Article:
shorter. Near perfect as a movie can be.
My favorite operas are La Cenerentola and Il
Barbiere di Siviglia (The Barber of Seville) by Gioachino
Rossini - who is also my favorite composer. Other favorite Rossini
operas include Guillaume Tell, Le Comte
Ory, La Pietra del Paragone, Il Viaggio
a Reims, Mosé, Zelmira,
Armida, and L'Italiana in Algeri - but
I haven't yet heard everything he's done ...
Other favorite opera composers include Gaetano Donizetti,
Giacomo Meyerbeer (I'm a proud member of the Meyerbeer Fan Club), Giuseppe Verdi,
Daniel Auber, and Domenico Cimarosa. I enjoy one or two operas from
many other composers (such as Mercadante, Humperdinck, Suppe, Bellini,
Bizet, etc.), though, oddly enough, Mozart's operas do very little for me
(except Così fan tutte, which I've come to like -
and occasional heavenly arias and duets in his other operas). Nor do
I care much for most of Puccini - though he has some truly wonderful
melodies scattered throughout his operas!
I don't believe a person as odious as Wagner was could possibly compose
uplifting music (anymore than I believe you can get pure spring water
from a sewer), so I don't listen to anything by him.
Here's a link to operas I want to
And my CD collection, as of Aug. 15, 2001, includes:
- 30+ operas: Rossini, Donizetti
- 15+ operas: Verdi
- 5+ operas: Meyerbeer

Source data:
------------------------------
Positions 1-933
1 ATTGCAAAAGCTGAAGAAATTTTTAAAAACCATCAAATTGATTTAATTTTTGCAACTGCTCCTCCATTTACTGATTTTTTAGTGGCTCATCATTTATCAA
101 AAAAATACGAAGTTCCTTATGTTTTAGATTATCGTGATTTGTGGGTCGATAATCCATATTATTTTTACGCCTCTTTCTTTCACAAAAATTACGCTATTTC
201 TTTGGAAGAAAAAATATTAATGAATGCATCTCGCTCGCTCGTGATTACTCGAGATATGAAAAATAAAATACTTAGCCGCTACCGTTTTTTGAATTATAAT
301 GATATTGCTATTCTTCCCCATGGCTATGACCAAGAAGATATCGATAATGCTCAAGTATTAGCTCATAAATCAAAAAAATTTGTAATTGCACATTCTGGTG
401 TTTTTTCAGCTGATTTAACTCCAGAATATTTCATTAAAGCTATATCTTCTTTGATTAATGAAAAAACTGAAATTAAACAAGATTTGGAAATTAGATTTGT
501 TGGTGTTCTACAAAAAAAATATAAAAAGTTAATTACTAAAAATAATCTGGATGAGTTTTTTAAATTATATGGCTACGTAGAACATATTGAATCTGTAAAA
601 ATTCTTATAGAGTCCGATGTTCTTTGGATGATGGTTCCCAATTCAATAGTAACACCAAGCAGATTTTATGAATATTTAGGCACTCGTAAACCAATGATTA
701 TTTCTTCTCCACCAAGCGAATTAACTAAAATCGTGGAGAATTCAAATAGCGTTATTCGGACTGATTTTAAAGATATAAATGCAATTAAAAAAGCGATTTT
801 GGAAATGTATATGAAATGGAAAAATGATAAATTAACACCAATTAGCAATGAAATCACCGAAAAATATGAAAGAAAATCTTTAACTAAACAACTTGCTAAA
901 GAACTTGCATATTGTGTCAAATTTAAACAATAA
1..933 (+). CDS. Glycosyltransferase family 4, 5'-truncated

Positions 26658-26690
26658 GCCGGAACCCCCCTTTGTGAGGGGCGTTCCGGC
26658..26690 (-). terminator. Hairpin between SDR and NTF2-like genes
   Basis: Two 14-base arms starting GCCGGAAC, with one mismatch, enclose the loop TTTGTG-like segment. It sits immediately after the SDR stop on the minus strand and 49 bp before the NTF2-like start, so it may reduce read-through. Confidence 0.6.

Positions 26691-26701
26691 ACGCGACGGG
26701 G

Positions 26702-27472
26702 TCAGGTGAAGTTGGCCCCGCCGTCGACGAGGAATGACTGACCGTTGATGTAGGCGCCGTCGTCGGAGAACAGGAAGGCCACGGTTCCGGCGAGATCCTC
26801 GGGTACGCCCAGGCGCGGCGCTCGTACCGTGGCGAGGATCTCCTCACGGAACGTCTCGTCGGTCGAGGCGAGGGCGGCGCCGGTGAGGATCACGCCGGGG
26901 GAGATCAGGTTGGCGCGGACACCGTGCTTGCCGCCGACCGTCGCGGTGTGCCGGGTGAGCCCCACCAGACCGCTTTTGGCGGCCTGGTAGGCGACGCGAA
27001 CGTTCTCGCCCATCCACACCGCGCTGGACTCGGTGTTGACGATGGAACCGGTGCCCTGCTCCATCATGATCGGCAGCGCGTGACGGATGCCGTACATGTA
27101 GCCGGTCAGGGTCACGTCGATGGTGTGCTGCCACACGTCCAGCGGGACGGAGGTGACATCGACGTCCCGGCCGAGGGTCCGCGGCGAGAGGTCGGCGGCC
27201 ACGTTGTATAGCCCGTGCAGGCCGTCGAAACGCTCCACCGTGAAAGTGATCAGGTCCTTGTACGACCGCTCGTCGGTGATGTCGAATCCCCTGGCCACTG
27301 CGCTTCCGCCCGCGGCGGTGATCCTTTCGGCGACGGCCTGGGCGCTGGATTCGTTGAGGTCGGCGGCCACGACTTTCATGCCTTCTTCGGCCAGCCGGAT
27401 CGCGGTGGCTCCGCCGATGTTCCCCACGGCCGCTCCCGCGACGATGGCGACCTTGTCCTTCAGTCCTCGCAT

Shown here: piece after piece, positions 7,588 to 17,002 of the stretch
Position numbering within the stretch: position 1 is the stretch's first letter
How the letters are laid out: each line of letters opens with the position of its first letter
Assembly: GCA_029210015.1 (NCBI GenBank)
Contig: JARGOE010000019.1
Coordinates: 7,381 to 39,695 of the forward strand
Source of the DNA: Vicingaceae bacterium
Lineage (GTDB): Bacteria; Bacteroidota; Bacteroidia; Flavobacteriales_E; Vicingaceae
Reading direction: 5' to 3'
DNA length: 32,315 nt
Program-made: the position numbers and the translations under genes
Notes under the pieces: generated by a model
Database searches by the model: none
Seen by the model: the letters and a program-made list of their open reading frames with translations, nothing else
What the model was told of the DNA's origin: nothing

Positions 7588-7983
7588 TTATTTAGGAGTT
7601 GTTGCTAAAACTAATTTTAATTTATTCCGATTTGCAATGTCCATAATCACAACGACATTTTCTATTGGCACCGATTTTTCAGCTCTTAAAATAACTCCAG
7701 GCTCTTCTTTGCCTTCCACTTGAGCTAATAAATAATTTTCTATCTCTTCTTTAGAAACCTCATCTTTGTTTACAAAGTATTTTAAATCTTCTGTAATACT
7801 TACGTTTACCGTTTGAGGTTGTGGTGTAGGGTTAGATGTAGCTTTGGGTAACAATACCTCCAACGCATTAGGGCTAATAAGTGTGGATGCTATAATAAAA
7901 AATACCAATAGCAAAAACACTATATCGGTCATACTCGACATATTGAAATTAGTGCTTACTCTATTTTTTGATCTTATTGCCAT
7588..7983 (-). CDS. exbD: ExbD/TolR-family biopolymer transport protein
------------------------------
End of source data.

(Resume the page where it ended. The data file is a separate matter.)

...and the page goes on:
- 2+ operas: Auber, PDQ Bach, Bellini, Cimarosa, Mercadante, Mozart, Puccini
- 1 opera: Bizet, Da Capua, Giordano, Halevy,
Humperdinck, Janacek, Lehar, Leoncavallo, Lully, Ponchielli, Suppe
Well, "music" might be an exageration - I do play an instrument,
but am not a natural musician. I play a variety of folk and popular
and simple classical music on an English concertina, but I don't
play well enough that you'd want to hear me. I play for my own
For those who don't know, a concertina is little squeezebox, the
sort you've seen in pictures being played by 19th-century sailors.
It's a "keyboard" instrument, but doesn't use piano keys. It has
buttons instead. It makes a sound similar to a harmonica, but the
English concertina is far more of a melody-line instrument than a
(There are a number of types of concertinas: English, Anglo, and
Duet being the main three. [There is also a larger instrument
called the chemnitzer concertina that isn't really that closely
related - it's closer to a bandoneon or even button accordian,
IMO.] At any rate, English concertinas [which I play] are very
good for melody line with some simple chording. Anglos are like
harmonicas in many ways, and are the preferred instrument for most
Celtic dance music. Duets are good for chording and some melody